staring at the bottom of your glass hoping one day you'll make a dream last

Sunday, 2 December 2012

Living on a budget isn't easy. Whether you're saving for a deposit on a house, you're unemployed, a single mother, a student...I could go on. Times are hard and most people are feeling the pressure. This is not a definitive guide on how to live within a budget but these are things that I have done, still do and have worked for me.

1. Write it all down. I live by my phone's calculator and I make weekly estimations of the incomings and outgoings so I know what needs to go where. There are some things I'm not too worried about overspending on as I just take that out of whatever is left over but it's good to have a guide.
2. This brings me on to my second point. Tally up what you have when you go around the supermarket for food and toiletries. Have your phone calculator out and just total it up as you add an item. As you see the number go up I guarantee you'll think twice about whether you need or desperately want a few of the items piling up.
3. Shop in different places. Poundland is fantastic for shower gels, shampoo, conditioners, cleaning items etc and if you still want the named brand rather than ASDA Value bleach it's a cheaper way to get them. Iceland is fantastic for desserts, quick microwave meals, frozen everything and if you hunt around in ALDI there are some amazing bargains to be had, especially on alcohol.
4. Don't be put off if something isn't a named brand. ASDA and Sainsbury's Value ranges are the best and for things like tinned tomatoes, beans, pasta you can't go wrong and it's things you'll always find handy to put with other ingredients to make a meal. The products are made in the same fashion in the same factories but without the added fancy label for usually less than half of the price - what's not to love?
5. Invest in a few good blankets. When it's freezing cold and the heating costs a fortune as it does in my house then sometimes one blanket doesn't cut it so get a selection of thickness and materials and layer them up. Much more cosy than central heating too.
6. If blankets aren't your thing invest in an electric/oil heater. Electric heaters can be bought from Argos for as little as £10 and while it isn't the best heater, it heats a big room up within 45 minutes and uses 24p an hour on the electricity. You can pay a little extra for heaters with more settings if you want to or can afford to.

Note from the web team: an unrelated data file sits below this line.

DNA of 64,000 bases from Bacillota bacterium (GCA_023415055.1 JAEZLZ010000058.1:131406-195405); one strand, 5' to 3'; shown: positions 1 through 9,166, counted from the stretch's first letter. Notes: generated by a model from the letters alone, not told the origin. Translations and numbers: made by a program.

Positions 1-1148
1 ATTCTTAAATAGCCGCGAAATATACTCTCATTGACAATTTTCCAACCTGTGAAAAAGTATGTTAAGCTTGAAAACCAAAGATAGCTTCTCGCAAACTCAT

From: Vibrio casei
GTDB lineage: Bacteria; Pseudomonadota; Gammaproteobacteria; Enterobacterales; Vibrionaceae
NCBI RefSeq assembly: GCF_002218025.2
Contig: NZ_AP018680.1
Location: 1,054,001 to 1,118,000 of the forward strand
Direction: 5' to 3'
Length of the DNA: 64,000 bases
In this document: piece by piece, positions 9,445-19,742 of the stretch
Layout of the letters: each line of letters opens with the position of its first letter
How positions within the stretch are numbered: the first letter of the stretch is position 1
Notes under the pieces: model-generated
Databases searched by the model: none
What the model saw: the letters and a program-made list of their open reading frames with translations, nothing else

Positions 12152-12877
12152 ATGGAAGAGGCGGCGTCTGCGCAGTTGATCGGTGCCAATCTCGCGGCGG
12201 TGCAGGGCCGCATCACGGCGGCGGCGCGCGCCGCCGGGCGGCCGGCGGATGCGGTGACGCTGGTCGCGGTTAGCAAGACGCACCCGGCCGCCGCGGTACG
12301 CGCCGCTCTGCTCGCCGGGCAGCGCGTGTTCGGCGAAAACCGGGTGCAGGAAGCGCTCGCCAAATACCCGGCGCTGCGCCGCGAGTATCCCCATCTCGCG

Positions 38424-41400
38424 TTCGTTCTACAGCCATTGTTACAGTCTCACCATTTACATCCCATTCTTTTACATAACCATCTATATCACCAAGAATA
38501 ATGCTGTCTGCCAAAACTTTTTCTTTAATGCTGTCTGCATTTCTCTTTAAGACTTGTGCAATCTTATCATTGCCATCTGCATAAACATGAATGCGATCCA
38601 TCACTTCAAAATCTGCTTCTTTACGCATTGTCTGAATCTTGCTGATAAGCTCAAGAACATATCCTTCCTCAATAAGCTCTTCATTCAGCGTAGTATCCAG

7. Stay in. Catch up on some TV you've missed online, watch a DVD and grab a bottle of wine in a deal on in a supermarket. We often have a film, a big bottle of Coke, bottle of wine, three pizza's to share, two sticks of garlic bread and chips all for under £15!

For those of you with children or who are pregnant - take it from me, there's a lot marketed that you don't in any way, shape or form need. Like wipe warmers. No. I have bought pretty much everything for my children second hand including their pushchairs and cot (I obviously bought a new mattress and car seat as I don't want to mess with health and safety). One of the best purchases I made was a handheld blender for pureeing my own baby food. Not only did I know exactly what went into it it was also a hell of a lot cheaper, especially when I could make it in bulk and freeze the meals until they needed to be defrosted. I still bought jars here and there while out and about for convenience but for the most part, I blended my own. Things like toys can be found in charity shops which work perfectly fine with a good wipe down or wash. The easiest thing for babies is to give them a wooden spoon and something to bang it on or an empty bottle full of pasta. Sensory play wins every time and is extremely cheap.

These are just a few little tips but if you'd like anything like specific money saving tips just let me know and I'll try my best.

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